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Re: SRFI-14 and locale settings

From: Ludovic Courtès
Subject: Re: SRFI-14 and locale settings
Date: Thu, 14 Sep 2006 15:22:48 +0200
User-agent: Gnus/5.110006 (No Gnus v0.6) Emacs/21.4 (gnu/linux)


Kevin Ryde <address@hidden> writes:

> address@hidden (Ludovic Courtès) writes:
>> An example to illustrate what
>> I was trying to say: Both French and Castellano can be written using
>> Latin-1; however, letter `ñ' (`n' with tilde) is not a French letter
>> (thus, `isalpha ()' would return false with a Latin-1 `fr_FR' locale)
> In glibc fr_FR and es_ES have the same isalpha for all chars 0 to 255,
> it appears to be a property of the charset, not the language or
> location.

Indeed: I tested the same thing yesterday evening to discover that.  So
my whole theory just seems to be falling apart!  ;-)

I did some research to try to understand whether this is a
glibc-specific behavior, or whether this is made mandatory by some
standard.  Since I am not very knowledgeable about all these issues, I
made a whole lot of discoveries.

SUSv2 [0] explains that the `LC_CTYPE' category defines various
character classes (Section 7.3.1), notably the `alpha' class, that are
dependent on the "locale", without specifying whether they are dependent
specifically on the language.

On Debian GNU/Linux, the glibc-provided locale definition files are
available under `/usr/share/i18n/locale'.  Both the `fr_FR' and `es_ES'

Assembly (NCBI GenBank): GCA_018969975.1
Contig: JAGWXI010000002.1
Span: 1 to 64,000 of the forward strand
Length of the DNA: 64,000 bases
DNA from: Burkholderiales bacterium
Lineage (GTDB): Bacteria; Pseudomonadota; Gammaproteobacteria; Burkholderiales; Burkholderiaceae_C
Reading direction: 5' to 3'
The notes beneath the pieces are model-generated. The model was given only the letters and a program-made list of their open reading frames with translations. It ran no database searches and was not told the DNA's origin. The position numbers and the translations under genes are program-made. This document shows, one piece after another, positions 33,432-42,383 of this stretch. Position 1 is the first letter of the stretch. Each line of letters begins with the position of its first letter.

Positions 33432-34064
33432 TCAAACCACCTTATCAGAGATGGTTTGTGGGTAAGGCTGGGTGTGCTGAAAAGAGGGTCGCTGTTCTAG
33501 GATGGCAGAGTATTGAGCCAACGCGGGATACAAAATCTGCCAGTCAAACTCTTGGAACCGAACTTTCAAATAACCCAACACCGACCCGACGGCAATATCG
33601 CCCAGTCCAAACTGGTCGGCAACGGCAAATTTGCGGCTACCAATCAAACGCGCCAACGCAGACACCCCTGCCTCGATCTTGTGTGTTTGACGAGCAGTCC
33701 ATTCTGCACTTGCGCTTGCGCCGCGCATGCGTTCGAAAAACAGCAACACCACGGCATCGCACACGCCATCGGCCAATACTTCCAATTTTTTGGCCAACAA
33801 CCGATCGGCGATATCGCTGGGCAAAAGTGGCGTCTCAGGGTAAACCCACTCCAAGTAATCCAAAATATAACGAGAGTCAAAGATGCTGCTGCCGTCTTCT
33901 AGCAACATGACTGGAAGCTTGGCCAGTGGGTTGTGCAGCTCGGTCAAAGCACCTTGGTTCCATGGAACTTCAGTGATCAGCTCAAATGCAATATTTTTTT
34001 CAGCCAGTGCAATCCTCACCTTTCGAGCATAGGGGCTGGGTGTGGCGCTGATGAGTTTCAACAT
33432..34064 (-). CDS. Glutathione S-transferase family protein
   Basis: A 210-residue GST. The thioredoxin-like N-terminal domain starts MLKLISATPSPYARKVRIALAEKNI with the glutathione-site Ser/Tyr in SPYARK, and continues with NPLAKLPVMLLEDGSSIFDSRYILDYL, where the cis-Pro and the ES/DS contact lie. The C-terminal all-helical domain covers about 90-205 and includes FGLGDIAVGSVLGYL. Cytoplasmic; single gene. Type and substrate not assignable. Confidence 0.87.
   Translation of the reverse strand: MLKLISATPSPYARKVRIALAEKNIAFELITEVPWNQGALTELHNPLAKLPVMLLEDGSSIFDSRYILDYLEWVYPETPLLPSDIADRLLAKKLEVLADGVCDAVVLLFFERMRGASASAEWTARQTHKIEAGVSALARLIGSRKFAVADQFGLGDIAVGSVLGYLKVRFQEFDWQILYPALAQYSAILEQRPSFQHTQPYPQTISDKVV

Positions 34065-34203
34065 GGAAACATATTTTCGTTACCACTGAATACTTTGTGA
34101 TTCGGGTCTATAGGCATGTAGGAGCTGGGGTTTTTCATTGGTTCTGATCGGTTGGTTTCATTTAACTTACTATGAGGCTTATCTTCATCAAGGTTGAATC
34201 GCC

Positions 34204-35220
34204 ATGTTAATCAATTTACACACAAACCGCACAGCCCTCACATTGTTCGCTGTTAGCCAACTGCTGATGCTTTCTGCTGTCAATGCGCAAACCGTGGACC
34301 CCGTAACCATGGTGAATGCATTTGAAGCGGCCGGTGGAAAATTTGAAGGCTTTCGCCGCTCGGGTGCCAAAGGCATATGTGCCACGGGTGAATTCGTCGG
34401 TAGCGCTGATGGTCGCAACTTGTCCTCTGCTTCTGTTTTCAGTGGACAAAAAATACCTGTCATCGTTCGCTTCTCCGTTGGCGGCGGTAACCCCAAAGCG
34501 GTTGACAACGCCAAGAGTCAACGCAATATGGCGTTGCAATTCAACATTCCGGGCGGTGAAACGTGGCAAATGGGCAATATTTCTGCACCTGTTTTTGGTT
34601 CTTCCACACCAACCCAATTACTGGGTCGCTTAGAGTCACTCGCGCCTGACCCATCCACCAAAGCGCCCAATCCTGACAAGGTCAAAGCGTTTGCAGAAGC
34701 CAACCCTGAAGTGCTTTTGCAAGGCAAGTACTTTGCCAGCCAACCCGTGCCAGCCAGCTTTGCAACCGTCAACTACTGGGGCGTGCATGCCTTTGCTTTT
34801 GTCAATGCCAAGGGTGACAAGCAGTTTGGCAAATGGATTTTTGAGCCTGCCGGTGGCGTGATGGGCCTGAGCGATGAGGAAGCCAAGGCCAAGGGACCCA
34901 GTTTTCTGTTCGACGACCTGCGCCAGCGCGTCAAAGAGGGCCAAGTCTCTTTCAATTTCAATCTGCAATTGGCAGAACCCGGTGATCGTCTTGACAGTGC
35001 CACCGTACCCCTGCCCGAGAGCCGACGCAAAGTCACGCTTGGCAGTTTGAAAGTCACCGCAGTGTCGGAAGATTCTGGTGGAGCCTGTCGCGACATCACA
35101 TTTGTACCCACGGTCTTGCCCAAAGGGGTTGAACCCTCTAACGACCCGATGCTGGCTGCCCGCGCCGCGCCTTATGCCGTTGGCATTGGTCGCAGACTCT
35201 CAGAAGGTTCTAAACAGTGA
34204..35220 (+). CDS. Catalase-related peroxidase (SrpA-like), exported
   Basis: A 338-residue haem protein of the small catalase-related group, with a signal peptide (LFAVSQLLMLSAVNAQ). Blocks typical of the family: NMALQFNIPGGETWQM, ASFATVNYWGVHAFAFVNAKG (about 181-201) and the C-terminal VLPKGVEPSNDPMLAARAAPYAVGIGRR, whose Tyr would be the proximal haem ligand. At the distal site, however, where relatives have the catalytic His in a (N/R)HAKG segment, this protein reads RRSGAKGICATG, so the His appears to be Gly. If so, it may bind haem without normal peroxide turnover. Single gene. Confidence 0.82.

files contain a line, in the `LC_CTYPE' section, that reads this:

  copy "i18n"

Actually, running the following command shows that a large number of
locales (those for western languages) contain this line:

  $ grep -A1 '^LC_CTYPE' /usr/share/i18n/locales/*_*

This "i18n" file contains a character classification definition
(`LC_CTYPE' section) whose contents are defined in ISO 14652 [1] as part
of a "generic" FDCC-set (Set of Formal Definitions of Cultural
Conventions).  The introduction to Section 4 of ISO 14652 reads this:

  This Technical Report also defines an FDCC-set named "i18n" with
  values for some of the above categories in order to simplify FDCC-set
  descriptions for a number of cultures.  The contents of "i18n"
  categories should not necessarily be considered as the most commonly
  accepted values, while in many cases it could be the recommended

The "i18n" character classification (listed in Section 4.3.2) is
actually very broad: it considers at least all Latin, Greek and Cyrillic
letters as part of the `alpha' character class.

My understanding (take it with a grain of salt...) of the above
quotation is that including "i18n" in various locales can be thought of
as a good way to get things "roughly working" first; however, actual
locale definitions could be refined to reflect more "commonly accepted
values".  So, for instance, one could refine the `LC_CTYPE' section of
glibc's `fr_FR' locale definition to make sure it only includes French

To summarize, using `isalpha ()' to determine the contents of
`char-set:letter' will probably yield correct results on most platforms,
at least on current glibc-based systems.  However, it seems that it is
"theoretically" incorrect, in that character classes are

Therefore, explicitly listing all Latin-1 letters in `srfi-14.c' as Neil
suggested might be the best way.



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